NOTE: I like to draw a small feedpoint in all my HF antenna models, like a 5cm length of wire where my “source” (coax) is connected to. Particularly useful for fan dipoles and for making other adjustments. I’ve left that part out for simplicity on this How To since I’m trying to make this super easy.

Continue reading

DX Commander now shipping to USA / Canada / Aus

After much research, I’ve managed to get the price to under £30 for USA, an additional £10 for Canada with Russia and Australia incurring extra costs. I’m doing this shipping at cost folks via a tracked parcel. You can buy shipping cheaper – but with horror stories I’m afraid.

  • Still a hugely economical antenna for what you get.

PS Postage for USA is only £30 using MyHermes for delivery to OCS in UK and on to United Parcels Service for local delivery in USA.

Experience is suggesting that due to the low price, no customs or duty should be paid when it lands your end for most countries (although I can’t guarantee that – although my shipping people tell me it’s under the threshold).

Start here:

https://www.m0mcx.co.uk/store/products/dx-commander-premium-build-hf-multi-band-vertical-system/

Vertical Antenna – How many Ground Mounted Radials Do I Need

I’m often asked this question and after 5 years of development, I think I finally have the answer thanks to both real-worl experience and the work that Ruby Severns, N6LF did in a controlled scientifically based experiment.

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Read the PDF document on this link:

Raised Radials are a completely different kettle of fish. These are tuned to the frequency i question and can give varied results.

PS – Another superb read for the very clever folks is here:

Good luck!

M0MCX Banana Antenna – an end-fed choke sleeve resonant feedline T2LT antenna design

A new document fully documenting the design of the Banana Antenna has now been released entitled, “Banana, a Half Wave End-Fed Choked Coax Antenna”.

banana-antenna

Banana Antenna

Antenna can be known as – and is similar to:

Sleeve Dipole / Flowerpot Antenna

The Sleeve dipole has traditionally been used by VHF antenna designers by sliding an external metal sleeve over the coax and connecting the sleeve to the braid of the coax so that the antenna appears to be centre-fed with an outboard “sleeve”. Some commercial CB antennas are also made this way. Continue reading

20m band End-Fed Choked Coax Dipoles (T2LT)

WARNING: This post has been replaced with the following analysis and design:

Banana Antenna Design May 2017

– – –

The Resonant Feedline Antenna is also known as:

• Sleeve Dipole (& Flowerpot Antenna)
• Resonant Feedline Dipole (J Taylor, W2OZH)
• Tuned Transmission Line Trap, T2LT (CB folks)

For more about common mode chokes, see this article:

Pictures of this experiment follow including the 10-25 MHz >8K choke follow.

75 ohm to 50 ohm transmission line matching coax stub

Coax Transmission line coax stubs are frequency dependent. Making a stub for one frequency means it WILL NOT work for another frequency. My example is for a 20m Resonant Feedline Dipole, sometimes called a Sleeve Dipole or Resonant Coax Dipole or Tuned Choked Coax Dipole.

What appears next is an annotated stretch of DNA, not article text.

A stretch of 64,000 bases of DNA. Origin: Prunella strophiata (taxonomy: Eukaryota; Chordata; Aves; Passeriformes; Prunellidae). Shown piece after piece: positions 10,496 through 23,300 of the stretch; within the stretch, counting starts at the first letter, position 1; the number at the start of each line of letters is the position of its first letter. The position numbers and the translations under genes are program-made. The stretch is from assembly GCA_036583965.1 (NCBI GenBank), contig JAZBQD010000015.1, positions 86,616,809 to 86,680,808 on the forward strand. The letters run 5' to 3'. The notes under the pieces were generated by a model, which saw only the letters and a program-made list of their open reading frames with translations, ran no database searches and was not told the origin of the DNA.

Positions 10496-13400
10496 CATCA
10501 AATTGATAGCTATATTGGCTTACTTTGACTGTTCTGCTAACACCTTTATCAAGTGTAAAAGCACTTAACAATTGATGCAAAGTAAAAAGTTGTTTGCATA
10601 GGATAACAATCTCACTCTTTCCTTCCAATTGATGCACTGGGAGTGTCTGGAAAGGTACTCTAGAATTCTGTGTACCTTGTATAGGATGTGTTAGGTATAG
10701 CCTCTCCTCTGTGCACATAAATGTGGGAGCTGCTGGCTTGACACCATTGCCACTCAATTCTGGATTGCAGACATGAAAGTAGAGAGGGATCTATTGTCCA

So you have an approx 75 ohm impedance antenna and you want to get the best match you can. Take the wavelength of the frequency, multiply it by the velocity factor of your 75 ohm matching coax and multiply again by 0.0815.

For example.

14.225 MHz = 21.089 metres
21.089 * 0.66 (what ever your velocity factor is) = 13.19
Multiply 13.91 * 0.0815 = 1.134m

Therefore, your transmission line coaxial transformer will be 1.134m long which is apparently about 29 degrees around the 360 degree circle.

Data found here: PA0FRI page.

Finally, I discovered MANY pages on eHam and QRZ forums of people asking the same question but most answers are with people answering questions which were not asked – or giving advice how to fix the antenna, or live with it. Why Americans need to argue the toss when others just need answers beggers belief :)

JT65 UK Band Plan and how to stay within

The 5 MHz band is pretty cool and I’ve written about it before however out the box, JT65 allows you to very easily transmit out of band on 60m band. The segment we’re interested in the UK is the freq block between 5.354 and 5.358. This has taken me a little while to get to grips with this because although the band-police are complaining – and the RSGB has also warned users, nobody is giving a clear instruction on how to achieve staying completely within the band allocated to us.

In the UK therefore, there’s a couple of simple steps to take to make sure you won’t transmit out of band.

If you don’t have JT65 already, get it here: http://jt65-hf.com/downloads/.

Run the installer and interface your rig as you would any other piece of software that connects to your computer. If you are after help with that part of the problem, there are other places to hunt solutions down, not this blog.

Go to file > Settings and click the Frequency tab at the top and edit the frequency for the 5 MHz band so it reads 5.356.

File > Settings > Frequencies

File > Settings > Frequencies

Continue reading